Further on as we hiked deeper into the canyon, we found several slot canyons and explored a few of them. This is new territory for us and we both loved it! These are narrow slits in the canyon walls that wind around the harder rock columns, going up and down, following the path that was cut out by the flash floods. The slots would be a deadly place to be if there was any rainfall because there is no quick way out, but today there was no danger.

Eventually we hiked back to the car and drove on to the next canyon, which was Sheep Hole Canyon (not sure how it got its name). This canyon had a trail that led upwards. As we climbed, we found we were standing on the top of the canyon, overlooking the valley below on both sides.

The “valleys” on both sides are spectacular vistas of craggy canyons and smaller mountains. The pictures I got don’t convey the view, and I can’t get them to fit here anyway. But on the picture below you can see the trail that runs on top of the ridge – this is the trail we walked along.

A trip to Mexico

Monday: This next part will sound normal to the Arizona folks, but it may sound strange to our Midwest friends. We went back to Mexico at 8:30 in the morning to see the dentist. Her sign said the office opened at 8 am, but the office was closed. A nearby person said the office would open at 9, so we had some time to kill and decided to walk around. We stopped to read a sign about another dentist who advertized teeth cleaning for $15. And anytime you pause for even a moment in Algadones, someone is there to talk to sell you something. In this case it was a very well-spoken man in surgical scrubs who told us about the great dentist he assisted. He didn’t have the usual hard-sell technique, and our dentist wasn’t open yet, so what the heck - we decided to try it. There were two dentists working in that office, so Randy and I both got our teeth cleaned at the same time. It transpired that neither dentist spoke English. But the assistant spoke excellent English and kept checking with both dentists to translate as needed. The dentists seemed to do a nice job, and Randy and I are both pleased with the results. The dentist who cleaned my teeth said I was developing a few tiny cavities, but I decided to not do anything about that yet. Maybe the next visit. . .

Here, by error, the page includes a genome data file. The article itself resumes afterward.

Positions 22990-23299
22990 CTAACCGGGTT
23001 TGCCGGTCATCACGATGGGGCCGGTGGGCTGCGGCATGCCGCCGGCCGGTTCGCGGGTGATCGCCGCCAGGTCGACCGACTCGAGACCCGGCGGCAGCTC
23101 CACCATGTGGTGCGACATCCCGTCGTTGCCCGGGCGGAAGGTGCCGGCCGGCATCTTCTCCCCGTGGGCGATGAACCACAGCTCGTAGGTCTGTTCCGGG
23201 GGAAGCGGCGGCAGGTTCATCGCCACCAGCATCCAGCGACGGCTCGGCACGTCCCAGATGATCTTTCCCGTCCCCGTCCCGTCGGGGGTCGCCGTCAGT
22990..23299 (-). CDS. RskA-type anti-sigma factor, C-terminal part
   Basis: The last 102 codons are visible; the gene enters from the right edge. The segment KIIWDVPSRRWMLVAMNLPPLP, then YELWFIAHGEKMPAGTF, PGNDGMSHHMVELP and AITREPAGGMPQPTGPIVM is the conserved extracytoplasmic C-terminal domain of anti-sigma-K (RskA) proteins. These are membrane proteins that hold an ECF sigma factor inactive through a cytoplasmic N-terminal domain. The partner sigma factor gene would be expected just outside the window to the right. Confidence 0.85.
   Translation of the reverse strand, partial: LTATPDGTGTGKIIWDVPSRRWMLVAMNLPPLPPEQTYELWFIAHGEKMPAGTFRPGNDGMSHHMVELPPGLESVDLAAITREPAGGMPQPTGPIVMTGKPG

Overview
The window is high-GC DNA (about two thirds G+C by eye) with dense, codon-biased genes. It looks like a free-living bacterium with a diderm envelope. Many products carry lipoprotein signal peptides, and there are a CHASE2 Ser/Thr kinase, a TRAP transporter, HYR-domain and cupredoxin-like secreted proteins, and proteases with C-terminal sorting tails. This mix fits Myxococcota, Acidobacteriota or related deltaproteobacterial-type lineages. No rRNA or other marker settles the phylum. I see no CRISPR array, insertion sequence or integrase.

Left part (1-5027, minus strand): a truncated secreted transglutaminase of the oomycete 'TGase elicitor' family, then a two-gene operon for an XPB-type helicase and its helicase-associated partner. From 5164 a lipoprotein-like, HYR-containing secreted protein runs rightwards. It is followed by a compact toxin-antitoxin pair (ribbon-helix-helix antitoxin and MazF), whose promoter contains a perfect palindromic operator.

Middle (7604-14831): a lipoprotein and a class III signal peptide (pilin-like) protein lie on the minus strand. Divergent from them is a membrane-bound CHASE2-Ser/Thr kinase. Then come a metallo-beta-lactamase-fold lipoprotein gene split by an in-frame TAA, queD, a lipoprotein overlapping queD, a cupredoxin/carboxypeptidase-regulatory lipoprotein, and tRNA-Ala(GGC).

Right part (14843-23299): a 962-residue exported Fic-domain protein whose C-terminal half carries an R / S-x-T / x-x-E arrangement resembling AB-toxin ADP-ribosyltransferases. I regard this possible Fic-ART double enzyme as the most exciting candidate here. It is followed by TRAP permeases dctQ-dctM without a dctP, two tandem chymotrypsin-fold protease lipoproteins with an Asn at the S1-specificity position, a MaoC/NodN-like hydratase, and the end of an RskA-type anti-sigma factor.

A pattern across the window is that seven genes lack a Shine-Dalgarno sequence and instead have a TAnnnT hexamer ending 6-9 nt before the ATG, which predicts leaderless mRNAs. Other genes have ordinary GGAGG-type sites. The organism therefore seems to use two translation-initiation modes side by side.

After that, we had the rest of the day free, so we went to the Purple Pharmacy for a bit of breakfast. It’s a big store with more than just a pharmacy – it also has a big liquor store, a small bakery and a grill. We ordered a ham and cheese (jamon e queso) sandwich and Coke Light. Coke Light is the Mexican version of Diet Coke, and it’s actually better than our version. Their regular Coke is better than ours, too, because they still use sugar in it.

We walked around town, not really shopping, just to see what is there. Algodones is all about selling – there are dentists, optomologists, dermatologists and pharmacies everywhere, mixed right in with the liquor stores, tourist shops and street vendors trying to sell purses, jewelry, belts – almost everything!
Everything is a bit more casual here. One dentist had a sign outside his office that advertised “Whithe fillings and Feeth cleaning. Apparently someone told them the sign was mis-spelled, because they used a black marker to change the “F” in feeth to a “T”.
We went looking for – and found - a small taco stand that specializes in fish and shrimp tacos. It’s sort of famous in town – several people in Arizona City told us to stop there, and there was a long line waiting for those tacos. They were pretty good and there were a lot of toppings to dress them up with.